Ask Ubuntu is a question and answer site for Ubuntu users and developers. Join them; it only takes a minute:

Sign up
Here's how it works:
  1. Anybody can ask a question
  2. Anybody can answer
  3. The best answers are voted up and rise to the top

I have two NTFS partitions that constitute a Windows 7 install. I am running Ubuntu and virtualize that Windows install off the physical disk. While the VM is working it could be disastrous if mount any of those partitions and make changes to them.

How do I prevent Ubuntu from mounting these partitions _at_all_?

Tried something along the lines of

/dev/sda none ntfs,ro 0 0 

in /etc/fstab but that just gave me an error..


share|improve this question
up vote 2 down vote accepted

You could try putting a space between ntfs and ro. And add a ,noauto to the ro (without a space before the comma.

Good luck!

share|improve this answer
Gosh was I that stupid... Indeed spacing it out and noauto works almost as good as I want it to. The only problem left is that I can still mount the drive via Nautilus and the FS is fully writeable. That's OK though, I have learned to be careful. :) – Nicolay Doytchev Mar 13 '12 at 14:37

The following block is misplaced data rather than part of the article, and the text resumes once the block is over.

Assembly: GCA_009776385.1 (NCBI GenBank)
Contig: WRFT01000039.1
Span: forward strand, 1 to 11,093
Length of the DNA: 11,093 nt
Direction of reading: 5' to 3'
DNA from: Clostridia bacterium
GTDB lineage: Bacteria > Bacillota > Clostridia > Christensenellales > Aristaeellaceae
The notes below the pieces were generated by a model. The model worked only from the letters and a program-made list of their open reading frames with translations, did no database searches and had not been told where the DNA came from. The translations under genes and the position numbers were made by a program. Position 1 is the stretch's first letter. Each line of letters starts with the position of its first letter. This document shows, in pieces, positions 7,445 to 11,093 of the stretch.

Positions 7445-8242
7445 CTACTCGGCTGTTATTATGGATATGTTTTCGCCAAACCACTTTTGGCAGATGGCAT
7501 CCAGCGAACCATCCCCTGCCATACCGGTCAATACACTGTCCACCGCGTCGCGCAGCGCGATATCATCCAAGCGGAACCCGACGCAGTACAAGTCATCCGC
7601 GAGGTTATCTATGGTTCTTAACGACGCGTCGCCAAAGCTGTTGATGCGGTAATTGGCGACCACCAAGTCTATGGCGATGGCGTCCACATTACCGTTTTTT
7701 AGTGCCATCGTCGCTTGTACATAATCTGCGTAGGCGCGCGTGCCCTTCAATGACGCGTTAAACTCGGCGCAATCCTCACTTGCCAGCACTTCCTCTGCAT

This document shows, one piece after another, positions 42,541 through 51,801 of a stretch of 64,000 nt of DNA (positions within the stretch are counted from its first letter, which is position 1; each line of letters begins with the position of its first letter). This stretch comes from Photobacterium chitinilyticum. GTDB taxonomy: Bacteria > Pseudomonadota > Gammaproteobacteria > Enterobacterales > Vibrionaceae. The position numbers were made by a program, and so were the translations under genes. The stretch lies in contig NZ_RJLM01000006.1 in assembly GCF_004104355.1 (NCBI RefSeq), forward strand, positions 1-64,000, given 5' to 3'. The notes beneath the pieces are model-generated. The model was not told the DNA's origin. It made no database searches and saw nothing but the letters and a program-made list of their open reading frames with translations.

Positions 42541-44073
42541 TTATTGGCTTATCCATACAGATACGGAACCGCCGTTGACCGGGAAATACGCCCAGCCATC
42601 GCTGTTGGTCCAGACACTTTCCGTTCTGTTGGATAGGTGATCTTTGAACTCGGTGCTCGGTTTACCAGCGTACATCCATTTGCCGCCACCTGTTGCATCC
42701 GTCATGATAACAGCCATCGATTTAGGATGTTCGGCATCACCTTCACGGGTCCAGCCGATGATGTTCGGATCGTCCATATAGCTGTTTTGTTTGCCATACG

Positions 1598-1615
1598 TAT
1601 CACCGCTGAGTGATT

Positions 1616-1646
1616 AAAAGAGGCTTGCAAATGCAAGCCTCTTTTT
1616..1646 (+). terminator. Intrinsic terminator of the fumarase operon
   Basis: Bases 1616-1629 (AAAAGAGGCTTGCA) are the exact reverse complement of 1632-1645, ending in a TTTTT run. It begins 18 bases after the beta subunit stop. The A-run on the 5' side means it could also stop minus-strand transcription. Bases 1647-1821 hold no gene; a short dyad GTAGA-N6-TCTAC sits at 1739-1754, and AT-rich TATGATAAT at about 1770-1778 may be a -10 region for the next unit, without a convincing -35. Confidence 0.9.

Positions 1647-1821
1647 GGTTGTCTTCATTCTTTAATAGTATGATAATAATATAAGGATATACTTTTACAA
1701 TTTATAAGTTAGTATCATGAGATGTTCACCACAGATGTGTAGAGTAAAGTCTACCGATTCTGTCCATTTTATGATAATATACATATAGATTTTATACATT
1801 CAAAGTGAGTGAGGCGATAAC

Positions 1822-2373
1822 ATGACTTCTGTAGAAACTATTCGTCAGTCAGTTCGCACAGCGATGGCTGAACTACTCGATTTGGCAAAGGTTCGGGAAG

I did it my way. It works only if you have an administrator account (who has installed the system), but work normally as an ordinary restricted user.

  1. Create a mount point in the private area of the admin.

    Login as the administrator.

    sudo -i  
    cd /media/ADMIN-NAME  
    mkdir Reserved

    I tried chmod 700 Reserved but it seemed to be overwritten after booting.

  2. In /etc/fstab add a line like:

    /dev/sda1 /media/ADMIN-NAME/Reserved ntfs -r 0 0

    where sda1 and ADMIN-NAME have to be adapted to your situation.

    That's it. As an administrator, you may test your fstab by:

    sudo mount -a   

    and a subsequent mount.

The administrator has access to the Windows partition for emergencies. The -r option in fstab should allow for read access only, but I preferred not to try.

A normal user gets an error message when he wants to access the partition. This remains true even if he has acquired access to another Windows partition (maybe for common data like photos, etc.).

share|improve this answer

This can be accomplished by blacklisting the NTFS kernel module.

Begin by typing the following into a terminal:

sudo -H gedit /etc/modprobe.d/blacklist.conf

At the bottom of the file, add the line:

blacklist ntfs

Save the file and restart your computer - you should now be unable to mount any NTFS partitions.

share|improve this answer
Is there anything more fine grained? – Nicolay Doytchev Nov 17 '11 at 17:05

Your Answer


By posting your answer, you agree to the privacy policy and terms of service.

Not the answer you're looking for? Browse other questions tagged or ask your own question.